Notice that while the different lighting angles have resulted in different shadow patterns on each of the three images, they all retain the same brightness level. This would also be apparent when you compare their histograms.
This is possible because the E-TTL II automatic flash metering system could determine the optimal flash output for each scene, even though the flash was directed at different angles.
1. Changing the active AF point and metering mode will change the brightness of the shot
E-TTL II uses information about the distance from the lens to the subject in its evaluation of the optimal flash output. E-TTL II identifies the subject by using the AF point.
At the same time, as we learned in Camera Basics #7: Metering Mode, the metering mode also affects the way the camera measures the brightness of the scene (and therefore, how the flash output is adjusted to suit the scene).
Therefore, shooting the same scene using a different AF point, AF method or metering mode will cause the brightness of the shot to be different.
2. Use FE lock to maintain the same flash output
When you change the composition of your shot, such as by changing the camera orientation, it can cause the camera to evaluate the scene brightness differently. The flash exposure also changes as a result.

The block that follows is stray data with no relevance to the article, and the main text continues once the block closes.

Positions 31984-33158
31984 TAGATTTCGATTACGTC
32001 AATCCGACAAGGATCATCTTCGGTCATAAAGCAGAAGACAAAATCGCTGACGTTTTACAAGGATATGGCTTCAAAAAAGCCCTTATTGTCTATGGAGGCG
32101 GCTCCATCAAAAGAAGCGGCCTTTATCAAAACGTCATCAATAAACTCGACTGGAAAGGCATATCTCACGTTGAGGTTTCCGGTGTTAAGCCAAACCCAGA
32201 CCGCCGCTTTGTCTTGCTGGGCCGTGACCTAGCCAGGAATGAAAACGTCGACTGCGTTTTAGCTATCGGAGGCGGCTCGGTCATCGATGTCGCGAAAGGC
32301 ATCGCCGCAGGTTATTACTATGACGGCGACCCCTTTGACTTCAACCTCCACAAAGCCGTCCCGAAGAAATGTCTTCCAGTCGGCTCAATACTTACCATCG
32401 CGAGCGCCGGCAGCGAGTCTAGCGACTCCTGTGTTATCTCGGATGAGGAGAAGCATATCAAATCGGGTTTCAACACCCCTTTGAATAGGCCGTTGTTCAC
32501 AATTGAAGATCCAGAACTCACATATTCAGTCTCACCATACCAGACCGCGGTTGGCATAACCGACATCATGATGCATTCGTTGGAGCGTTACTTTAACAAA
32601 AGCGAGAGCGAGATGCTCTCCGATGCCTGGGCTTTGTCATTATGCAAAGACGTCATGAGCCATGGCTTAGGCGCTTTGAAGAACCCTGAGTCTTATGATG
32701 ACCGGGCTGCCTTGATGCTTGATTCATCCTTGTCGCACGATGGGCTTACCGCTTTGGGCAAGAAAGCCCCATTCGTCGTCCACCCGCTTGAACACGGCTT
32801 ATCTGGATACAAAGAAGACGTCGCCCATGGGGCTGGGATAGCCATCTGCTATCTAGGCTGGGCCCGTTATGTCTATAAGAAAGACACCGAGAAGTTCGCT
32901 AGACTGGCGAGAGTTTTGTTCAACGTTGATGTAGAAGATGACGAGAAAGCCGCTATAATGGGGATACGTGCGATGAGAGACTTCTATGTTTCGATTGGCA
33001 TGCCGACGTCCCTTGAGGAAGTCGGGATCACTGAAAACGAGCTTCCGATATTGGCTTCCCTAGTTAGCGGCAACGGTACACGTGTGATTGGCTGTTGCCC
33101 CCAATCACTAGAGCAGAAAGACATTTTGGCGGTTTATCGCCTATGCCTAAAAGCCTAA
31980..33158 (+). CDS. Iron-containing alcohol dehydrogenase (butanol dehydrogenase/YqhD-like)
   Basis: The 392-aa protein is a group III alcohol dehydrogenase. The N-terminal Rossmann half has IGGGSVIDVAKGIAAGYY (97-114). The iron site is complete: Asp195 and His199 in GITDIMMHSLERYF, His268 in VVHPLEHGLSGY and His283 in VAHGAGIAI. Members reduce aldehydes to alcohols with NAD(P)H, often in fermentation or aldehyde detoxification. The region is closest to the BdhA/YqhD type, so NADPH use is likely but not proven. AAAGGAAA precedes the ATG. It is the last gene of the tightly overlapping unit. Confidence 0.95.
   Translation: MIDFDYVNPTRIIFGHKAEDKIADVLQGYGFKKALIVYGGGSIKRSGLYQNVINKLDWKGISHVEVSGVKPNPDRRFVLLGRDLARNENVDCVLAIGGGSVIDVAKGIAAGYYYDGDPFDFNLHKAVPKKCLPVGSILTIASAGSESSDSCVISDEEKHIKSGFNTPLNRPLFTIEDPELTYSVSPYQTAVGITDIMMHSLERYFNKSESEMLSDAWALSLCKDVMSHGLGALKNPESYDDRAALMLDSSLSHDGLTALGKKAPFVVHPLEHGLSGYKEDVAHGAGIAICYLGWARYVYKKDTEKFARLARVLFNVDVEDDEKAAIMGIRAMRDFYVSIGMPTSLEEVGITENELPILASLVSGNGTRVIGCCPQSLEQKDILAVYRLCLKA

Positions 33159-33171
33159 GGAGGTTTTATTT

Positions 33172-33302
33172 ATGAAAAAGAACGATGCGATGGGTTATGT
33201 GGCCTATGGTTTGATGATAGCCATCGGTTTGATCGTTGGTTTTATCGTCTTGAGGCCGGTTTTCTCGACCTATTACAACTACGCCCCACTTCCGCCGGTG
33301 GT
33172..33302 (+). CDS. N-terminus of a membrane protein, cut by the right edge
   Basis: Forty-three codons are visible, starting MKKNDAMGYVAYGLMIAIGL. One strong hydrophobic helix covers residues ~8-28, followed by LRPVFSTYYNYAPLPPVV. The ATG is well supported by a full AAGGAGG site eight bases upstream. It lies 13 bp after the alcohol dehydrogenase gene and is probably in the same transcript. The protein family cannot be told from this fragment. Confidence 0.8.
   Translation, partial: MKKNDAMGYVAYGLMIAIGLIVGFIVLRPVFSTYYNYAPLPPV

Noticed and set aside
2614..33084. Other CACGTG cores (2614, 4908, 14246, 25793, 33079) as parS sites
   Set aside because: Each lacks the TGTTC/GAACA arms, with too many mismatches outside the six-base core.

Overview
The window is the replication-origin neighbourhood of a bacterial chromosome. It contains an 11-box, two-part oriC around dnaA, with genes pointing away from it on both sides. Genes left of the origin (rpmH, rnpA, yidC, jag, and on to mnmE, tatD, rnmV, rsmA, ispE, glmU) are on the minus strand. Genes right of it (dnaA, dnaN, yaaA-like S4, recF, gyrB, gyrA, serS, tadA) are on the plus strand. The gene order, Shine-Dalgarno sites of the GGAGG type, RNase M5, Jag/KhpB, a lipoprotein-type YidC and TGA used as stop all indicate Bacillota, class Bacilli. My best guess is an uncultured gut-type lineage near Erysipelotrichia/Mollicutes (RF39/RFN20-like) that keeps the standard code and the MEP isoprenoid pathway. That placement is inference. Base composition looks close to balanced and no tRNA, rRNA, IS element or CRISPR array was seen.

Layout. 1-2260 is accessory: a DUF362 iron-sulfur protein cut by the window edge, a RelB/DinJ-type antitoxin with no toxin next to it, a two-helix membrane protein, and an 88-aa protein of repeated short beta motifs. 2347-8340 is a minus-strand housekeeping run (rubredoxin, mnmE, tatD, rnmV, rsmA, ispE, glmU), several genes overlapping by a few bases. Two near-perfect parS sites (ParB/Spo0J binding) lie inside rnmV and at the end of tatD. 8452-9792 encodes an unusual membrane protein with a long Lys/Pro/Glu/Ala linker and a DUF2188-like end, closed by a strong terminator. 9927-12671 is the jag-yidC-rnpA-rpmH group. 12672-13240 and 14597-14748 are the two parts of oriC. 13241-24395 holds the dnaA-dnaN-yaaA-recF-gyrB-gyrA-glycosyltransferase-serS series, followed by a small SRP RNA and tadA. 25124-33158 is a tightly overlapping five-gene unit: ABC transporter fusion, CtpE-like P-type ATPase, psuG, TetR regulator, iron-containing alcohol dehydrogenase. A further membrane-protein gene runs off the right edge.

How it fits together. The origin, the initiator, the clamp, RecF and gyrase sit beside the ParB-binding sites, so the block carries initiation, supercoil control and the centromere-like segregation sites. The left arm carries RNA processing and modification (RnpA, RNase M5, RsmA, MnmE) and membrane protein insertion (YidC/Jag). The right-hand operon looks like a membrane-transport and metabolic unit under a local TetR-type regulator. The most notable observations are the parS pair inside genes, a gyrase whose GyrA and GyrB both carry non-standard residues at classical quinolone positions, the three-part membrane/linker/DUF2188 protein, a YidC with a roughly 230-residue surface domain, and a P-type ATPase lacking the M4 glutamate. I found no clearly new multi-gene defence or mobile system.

If you want to use the same flash exposure but change the image composition, use the flash exposure (FE) lock.
FE lock works by remembering the exposure metered by the E-TTL II preflash. It then “locks in” the reading for a short period of time, so that you can shoot with the same flash output even if you change the composition.
It is fairly good at locking in the metered readings even for tiny areas.
1. Try not to move your camera too far away from the original position after metering. If the camera-subject distance changes, the locked flash output might no longer be suitable.
2. You can assign other buttons to perform FE lock.
After establishing focus on the subject and pressing the FE lock button, a preflash is fired and the flash output is stored in the memory.
To learn more about Speedlite, you may also want to read up on the following articles:
Choosing an External Flash (1): Flash Power
Choosing an External Flash (2): What Else Can A Flash Do?
Which Canon Speedlite Flash to Choose?
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Digital Camera Magazine
A monthly magazine that believes that enjoyment of photography will increase the more one learns about camera functions. It delivers news on the latest cameras and features and regularly introduces various photography techniques.
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Born in 1970 and graduated from Nihon University, Kani studied under photographer Shin Yamagishi before he went independent. He currently focuses on portrait photography, and is also engaged in a wide variety of activities for magazines, photo albums, CD jackets, advertisements, and movies.